Signs of multiple predators observed on East Sand Island; bald eagles caused frequent daytime disturbances to nesting terns on the one-acre colony area; river otter tracks were observed on the north beach east of the one-acre tern colony area; two peregrine falcons observed flying over the east end of the island on 5/1

WEEKLY UPDATE 4/22 – 4/28/2019

4/22 – 4/28/19 ›

Count for the week of 3,079 Caspian tern individuals on the one-acre East Sand Island tern colony, based on a direct count from aerial photography taken by UAS; terns observed on-colony were engaged in pre-nesting behaviors (i.e. territory defense, digging nest scrapes, copulation, courtship feeding); Caspian terns began to spend the night on the prepared one-acre colony area for the first time this season on 4/24; it is possible, perhaps likely, that egg laying by terns on the one-acre colony area has commenced; however, any eggs that were laid were likely depredated by gulls

4/22 – 4/28/19 ›

Signs of multiple predators observed on East Sand Island; bald eagles causing frequent daytime disturbances to nesting terns on the one-acre colony area; mink tracks were observed on the south beach west of the one-acre tern colony area

WEEKLY UPDATE 4/15 – 4/21/2019

4/15 – 4/21/19 ›

Count for the week of an estimated 2,470 Caspian tern individuals on the one-acre East Sand Island tern colony; this estimate was based on rough counts from the ground by the field crew; terns observed on-colony were engaged in pre-nesting behaviors (i.e. territory defense, digging nest scrapes, copulation, courtship feeding); although Caspian terns have established nest scrapes and territories on the one-acre colony area, they have not spent the night on the prepared colony area so far this breeding season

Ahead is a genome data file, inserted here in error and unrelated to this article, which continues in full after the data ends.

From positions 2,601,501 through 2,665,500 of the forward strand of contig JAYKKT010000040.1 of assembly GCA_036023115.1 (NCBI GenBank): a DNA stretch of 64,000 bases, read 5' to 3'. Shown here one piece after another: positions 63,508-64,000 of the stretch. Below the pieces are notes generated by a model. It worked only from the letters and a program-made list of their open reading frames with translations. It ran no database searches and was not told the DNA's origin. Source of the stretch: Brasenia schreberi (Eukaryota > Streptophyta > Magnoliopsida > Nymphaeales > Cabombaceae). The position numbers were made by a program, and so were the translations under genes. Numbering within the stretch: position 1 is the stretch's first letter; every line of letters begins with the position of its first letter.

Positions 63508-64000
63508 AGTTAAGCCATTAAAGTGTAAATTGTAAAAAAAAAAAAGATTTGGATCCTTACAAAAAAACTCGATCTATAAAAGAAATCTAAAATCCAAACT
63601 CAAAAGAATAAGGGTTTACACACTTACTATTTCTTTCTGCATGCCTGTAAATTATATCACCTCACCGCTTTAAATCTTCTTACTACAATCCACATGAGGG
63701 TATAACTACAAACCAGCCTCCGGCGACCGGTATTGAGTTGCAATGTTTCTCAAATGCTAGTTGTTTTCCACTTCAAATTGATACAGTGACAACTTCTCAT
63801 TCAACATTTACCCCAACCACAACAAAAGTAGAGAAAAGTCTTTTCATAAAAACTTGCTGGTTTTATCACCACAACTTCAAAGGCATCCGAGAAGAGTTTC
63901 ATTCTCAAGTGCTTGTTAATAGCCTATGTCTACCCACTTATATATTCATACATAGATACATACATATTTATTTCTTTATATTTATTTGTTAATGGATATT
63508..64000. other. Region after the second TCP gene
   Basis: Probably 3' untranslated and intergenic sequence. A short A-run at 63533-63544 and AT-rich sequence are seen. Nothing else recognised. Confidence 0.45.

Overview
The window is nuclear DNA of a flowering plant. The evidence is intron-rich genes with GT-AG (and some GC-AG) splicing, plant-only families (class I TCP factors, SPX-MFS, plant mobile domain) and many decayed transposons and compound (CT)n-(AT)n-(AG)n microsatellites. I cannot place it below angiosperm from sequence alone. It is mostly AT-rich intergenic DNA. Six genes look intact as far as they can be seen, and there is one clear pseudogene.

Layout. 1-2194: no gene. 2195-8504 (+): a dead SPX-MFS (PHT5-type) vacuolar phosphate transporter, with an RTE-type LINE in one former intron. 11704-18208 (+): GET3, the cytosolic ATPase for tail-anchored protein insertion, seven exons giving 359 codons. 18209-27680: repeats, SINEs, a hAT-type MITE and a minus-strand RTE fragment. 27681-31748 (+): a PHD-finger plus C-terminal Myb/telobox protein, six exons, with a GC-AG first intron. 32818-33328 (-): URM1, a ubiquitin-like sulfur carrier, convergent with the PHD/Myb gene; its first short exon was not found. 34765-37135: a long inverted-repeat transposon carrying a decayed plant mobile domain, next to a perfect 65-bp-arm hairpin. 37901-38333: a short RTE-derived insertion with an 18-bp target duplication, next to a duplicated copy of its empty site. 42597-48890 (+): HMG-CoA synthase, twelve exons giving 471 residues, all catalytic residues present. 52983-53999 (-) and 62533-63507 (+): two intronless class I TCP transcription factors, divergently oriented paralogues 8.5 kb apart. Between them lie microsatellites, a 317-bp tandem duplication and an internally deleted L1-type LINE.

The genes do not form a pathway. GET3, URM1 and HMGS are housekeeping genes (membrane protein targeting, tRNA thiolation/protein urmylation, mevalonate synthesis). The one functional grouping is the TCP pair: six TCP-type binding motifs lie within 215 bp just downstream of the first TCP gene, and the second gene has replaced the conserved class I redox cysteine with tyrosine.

4/15 – 4/21/19 ›

Signs of multiple predators observed on East Sand Island; bald eagles causing frequent daytime disturbances to nesting terns on the one-acre colony area; a river otter was observed east of the tern colony on 4/19, causing a small disturbance to nesting western/glaucous-winged gulls

WEEKLY UPDATE 4/8 – 4/14/2019

4/8/19 ›

OSU field crew installed six trail cameras to monitor brown pelican use of the island for loafing and possible nesting

4/11/19 ›

First Caspian terns (232) observed on the designated one-acre tern colony area on East Sand Island

4/8 – 4/14/19 ›

High count for the week of an estimated 791 Caspian tern individuals on the one-acre East Sand Island tern colony; terns observed on-colony were engaged in pre-nesting behaviors (i.e. territory defense, digging nest scrapes, copulation, courtship feeding)

4/8 – 4/14/19 ›

Signs of multiple predators observed on East Sand Island; bald eagles and a red-tailed hawk were observed occasionally flying over island

UPDATE 3/16 – 4/7/2019

3/16/19 ›

First visit by the OSU field crew to East Sand Island

3/17/19 ›

As many as 14 bald eagles observed on or near the one-acre tern colony area on East Sand island

3/21/19 ›